Old books have all kinds of useful tidbits in them, which I suppose was very helpful when you couldn’t simply google a topic such as “Hints on Humanity to Animals.” The Farm Account Book of 1883 highlighted 17 such “hints” on page 127:
1. – In frosty weather warm the bit before putting it into the horse’s mouth.
2. – Never startle a horse by striking him suddenly or unexpectedly, especially if he has on a blind bridle.
3. – Treat your horse kindly. Anger, severity and sudden jerking endanger your harness, our vehicle and your life, besides permanently injuring your horse.
4. – Be well provided with horse blankets, particularly at night or in cold weather if allowed to stand out.
5. – If the shoulders are tender, feverish and disposed to chafe, rub them well, and afterwards wash with salt water. This should be done after unharnessing, so that the parts bathed may be dry before work is resumed.
6. – Do not overload your team, as it occasions blindness, spavin, splint, glanders, farcy and other painful and fatal disorders.
7. – See that the harness fits easily in every part, and that the shoes are tight and well put on.
8. – Curry, rub and clean well and thoroughly at least once every day. The effect is worth half the feed.
9. – Never use a check rein, as it makes a horse restless and uneasy, and often prevents him from recovering himself in case of a stumble or fall.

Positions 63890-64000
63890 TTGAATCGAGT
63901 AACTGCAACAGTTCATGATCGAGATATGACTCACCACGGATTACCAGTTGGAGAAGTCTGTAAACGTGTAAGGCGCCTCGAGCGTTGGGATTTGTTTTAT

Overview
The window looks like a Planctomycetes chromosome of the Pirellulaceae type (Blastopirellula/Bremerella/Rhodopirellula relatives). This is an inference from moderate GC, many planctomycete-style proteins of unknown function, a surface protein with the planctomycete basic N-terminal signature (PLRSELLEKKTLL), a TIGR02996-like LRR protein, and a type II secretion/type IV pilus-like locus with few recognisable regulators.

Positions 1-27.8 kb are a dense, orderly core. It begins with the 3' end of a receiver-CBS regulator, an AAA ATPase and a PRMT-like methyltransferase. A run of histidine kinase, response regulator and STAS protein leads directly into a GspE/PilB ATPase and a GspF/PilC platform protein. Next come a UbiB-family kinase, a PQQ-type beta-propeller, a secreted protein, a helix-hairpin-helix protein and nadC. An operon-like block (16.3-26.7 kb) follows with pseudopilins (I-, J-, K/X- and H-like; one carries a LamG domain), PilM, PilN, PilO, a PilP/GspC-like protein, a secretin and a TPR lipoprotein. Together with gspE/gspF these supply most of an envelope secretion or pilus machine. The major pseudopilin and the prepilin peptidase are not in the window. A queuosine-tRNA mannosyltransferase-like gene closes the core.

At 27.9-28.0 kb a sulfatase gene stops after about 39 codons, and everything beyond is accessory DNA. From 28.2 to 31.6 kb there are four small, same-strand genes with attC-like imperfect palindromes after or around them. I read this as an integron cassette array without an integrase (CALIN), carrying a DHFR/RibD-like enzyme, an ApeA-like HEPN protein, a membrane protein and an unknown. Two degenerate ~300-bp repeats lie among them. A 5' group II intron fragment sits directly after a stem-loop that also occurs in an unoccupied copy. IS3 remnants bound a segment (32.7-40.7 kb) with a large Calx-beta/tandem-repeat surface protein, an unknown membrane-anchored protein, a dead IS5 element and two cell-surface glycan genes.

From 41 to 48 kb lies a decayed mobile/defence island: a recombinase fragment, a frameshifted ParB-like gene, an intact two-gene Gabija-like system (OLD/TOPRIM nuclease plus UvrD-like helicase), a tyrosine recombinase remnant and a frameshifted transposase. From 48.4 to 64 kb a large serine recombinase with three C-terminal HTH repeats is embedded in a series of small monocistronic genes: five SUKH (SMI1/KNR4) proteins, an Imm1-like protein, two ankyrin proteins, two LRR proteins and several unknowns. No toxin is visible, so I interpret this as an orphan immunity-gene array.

10. – When the heat is oppressive drive very slow, and in icy weather keep the animal sharp shod. A few dollars expended in this way will undoubtedly save your horse from serious injury, and perhaps from loss of life.
11. – Keep your wheels well greased and examine your horse’s feet every night to see if there is any stone or dirt between the hoof and the shoe.
12. – When a horse is hot or fatigued from labor, walk him about till cool, groom him quite dry, first with straw and then with a brush; rub his legs well with the hands and give him his grain as soon as he is cool, dry and willing to eat.
13. – Lead the horse carefully out of the stable. Accustom him to stand quite still until you are ready to start. Go slowly the first and last mile, and never use the whip if you can help it.
14. – Be always on your guard, just feeling the mouth with the bit lightly and steadily.
15. – If a horse shies never whip him or pat him, but speak encouragingly, and let him come slowly towards the object.
16. – Never drive fast in the dark, nor in town, nor add your own weight to a load that is already heavy enough.
17. – Never tease or tickle the horse; and don’t forget that old horses, like old men, lose their teeth and their chewing abilities; therefore, bruise the grain and cut the hay for the old nags who can’t get “store teeth.”
Related link: The Farm Account Book